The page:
Driven by philanthropy: Man helps business by helping others

Sign up for one of our email newsletters.Updated 1 hour ago CHARLESTON, W.Va. — As locally owned businesses face struggles in a West Virginia economy lagging behind most of the country, sponsoring an event or helping with a fundraiser might not be the first...

Driven by philanthropy: Man helps business by helping others

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Updated 1 hour ago

CHARLESTON, W.Va. — As locally owned businesses face struggles in a West Virginia economy lagging behind most of the country, sponsoring an event or helping with a fundraiser might not be the first thing on their mind.

But Jeremy Nelson, executive director of Moses Premier Auto Group, said the money spent on philanthropic efforts is one of the best ways for businesses of a smaller scale to establish themselves.

“You can't be everything to everyone, but we want to be doing the right things by helping sponsor an event or something like that,” he said. “And in the meantime, you hope those people remember you when they're buying a car.”

It also pays off in a more immediate sense — with the people they see benefit from the efforts. Nelson pointed out working with the local Ronald McDonald House, the nonprofit family health care service, as particularly moving.

“When you're at the Ronald McDonald House and you see people in the worst moments of their lives, it's cool that we're able to embrace them, support them and provide housing when they don't know where to turn,” he said.

As he settles into his new gig as executive director for the recently formed Moses Premier Auto Group, Nelson will lead the efforts for one of Charleston's most familiar community sponsors. It's a wrinkle in his wide-ranging job he does not take lightly.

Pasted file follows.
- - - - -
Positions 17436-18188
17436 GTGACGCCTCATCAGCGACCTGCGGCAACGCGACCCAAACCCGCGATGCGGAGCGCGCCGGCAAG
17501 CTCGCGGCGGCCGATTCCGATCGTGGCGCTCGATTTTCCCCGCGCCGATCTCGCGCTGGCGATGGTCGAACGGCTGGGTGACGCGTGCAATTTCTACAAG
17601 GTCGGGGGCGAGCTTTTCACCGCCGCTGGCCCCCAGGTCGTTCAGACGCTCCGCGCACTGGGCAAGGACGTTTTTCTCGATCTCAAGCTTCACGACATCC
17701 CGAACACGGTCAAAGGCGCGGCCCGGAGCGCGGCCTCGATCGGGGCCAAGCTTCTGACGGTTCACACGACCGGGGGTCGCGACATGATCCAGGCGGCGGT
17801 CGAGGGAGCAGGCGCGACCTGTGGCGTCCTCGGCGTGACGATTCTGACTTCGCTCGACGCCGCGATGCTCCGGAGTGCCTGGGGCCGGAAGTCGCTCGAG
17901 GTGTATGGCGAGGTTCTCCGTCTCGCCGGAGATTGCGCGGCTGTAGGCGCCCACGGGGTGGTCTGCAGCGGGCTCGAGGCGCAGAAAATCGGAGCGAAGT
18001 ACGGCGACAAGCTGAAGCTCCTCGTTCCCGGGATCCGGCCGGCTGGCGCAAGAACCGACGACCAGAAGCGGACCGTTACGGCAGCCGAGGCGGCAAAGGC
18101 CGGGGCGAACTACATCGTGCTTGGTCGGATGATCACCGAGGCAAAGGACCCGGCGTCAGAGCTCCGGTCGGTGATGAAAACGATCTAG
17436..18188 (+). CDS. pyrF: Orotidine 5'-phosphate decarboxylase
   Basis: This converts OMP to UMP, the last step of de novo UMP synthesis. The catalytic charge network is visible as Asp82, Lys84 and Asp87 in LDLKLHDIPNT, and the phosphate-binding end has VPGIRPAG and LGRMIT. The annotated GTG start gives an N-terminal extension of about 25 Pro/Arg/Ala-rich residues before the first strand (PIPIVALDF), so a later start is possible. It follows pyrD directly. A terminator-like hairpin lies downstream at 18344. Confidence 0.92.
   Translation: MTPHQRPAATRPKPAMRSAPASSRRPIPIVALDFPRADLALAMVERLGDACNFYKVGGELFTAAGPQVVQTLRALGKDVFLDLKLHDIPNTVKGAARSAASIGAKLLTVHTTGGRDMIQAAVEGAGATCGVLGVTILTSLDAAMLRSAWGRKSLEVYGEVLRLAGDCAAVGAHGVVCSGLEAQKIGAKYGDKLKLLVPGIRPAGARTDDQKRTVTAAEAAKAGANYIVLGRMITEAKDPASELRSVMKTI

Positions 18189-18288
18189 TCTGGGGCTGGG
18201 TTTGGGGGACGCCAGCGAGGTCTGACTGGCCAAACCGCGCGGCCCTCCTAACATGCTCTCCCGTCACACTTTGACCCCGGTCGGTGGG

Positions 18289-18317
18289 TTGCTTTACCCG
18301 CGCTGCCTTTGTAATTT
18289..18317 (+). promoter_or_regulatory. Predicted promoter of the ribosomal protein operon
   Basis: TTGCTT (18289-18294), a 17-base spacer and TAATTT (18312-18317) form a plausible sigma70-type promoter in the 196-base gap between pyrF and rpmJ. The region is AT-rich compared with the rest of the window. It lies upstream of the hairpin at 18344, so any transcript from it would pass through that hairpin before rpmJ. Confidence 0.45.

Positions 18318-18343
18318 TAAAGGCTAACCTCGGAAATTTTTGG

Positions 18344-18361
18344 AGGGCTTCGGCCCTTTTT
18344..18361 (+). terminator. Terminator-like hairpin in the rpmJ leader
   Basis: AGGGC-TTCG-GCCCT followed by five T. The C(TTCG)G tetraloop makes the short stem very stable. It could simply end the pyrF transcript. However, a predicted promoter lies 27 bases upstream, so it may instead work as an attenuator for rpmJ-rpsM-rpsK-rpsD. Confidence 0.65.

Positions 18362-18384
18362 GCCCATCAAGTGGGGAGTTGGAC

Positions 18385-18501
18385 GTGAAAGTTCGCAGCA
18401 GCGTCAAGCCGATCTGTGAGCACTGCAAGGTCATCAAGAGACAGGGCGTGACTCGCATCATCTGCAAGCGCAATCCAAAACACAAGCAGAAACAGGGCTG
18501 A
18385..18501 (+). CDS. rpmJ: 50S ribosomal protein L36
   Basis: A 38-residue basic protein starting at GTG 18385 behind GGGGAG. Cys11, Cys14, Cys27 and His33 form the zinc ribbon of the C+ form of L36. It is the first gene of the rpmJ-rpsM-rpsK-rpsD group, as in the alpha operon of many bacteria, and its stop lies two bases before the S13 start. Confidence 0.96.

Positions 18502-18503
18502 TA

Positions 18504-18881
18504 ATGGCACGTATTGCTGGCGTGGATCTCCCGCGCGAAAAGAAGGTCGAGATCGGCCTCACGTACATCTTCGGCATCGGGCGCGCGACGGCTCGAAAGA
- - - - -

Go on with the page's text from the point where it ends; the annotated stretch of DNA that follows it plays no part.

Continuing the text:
“They have been stewards of the community for years,” Nelson said. “We're going to continue that work, and this is just the beginning. There's a lot to look forward to.”

The car dealership has backed numerous charities and events in the Charleston area over the years, including the outdoor concert series Live on the Levee, The Foundation for the Thomas Memorial and St. Francis Hospitals, and the annual Carnaval Gala, a fundraiser for the Clay Center and the Charleston Ballet.

Sally Barton, executive director of the foundation, said Nelson's personalized approach will only benefit Moses.

“He sees these things not just as a business opportunity, but as an opportunity to give back,” she said. “He's driven by philanthropy, and successful businesses are the ones that have people engage in that way.”

Sponsorships are also a way to show customers that a company cares about the community, according to Drew Hendricks, a contributor at the business advice website Inc.

“Your competitors' products and/or services may be just as great as yours, but if your business shows an ethical commitment to the community as a whole, you can bet potential customers will take that into consideration,” he wrote.

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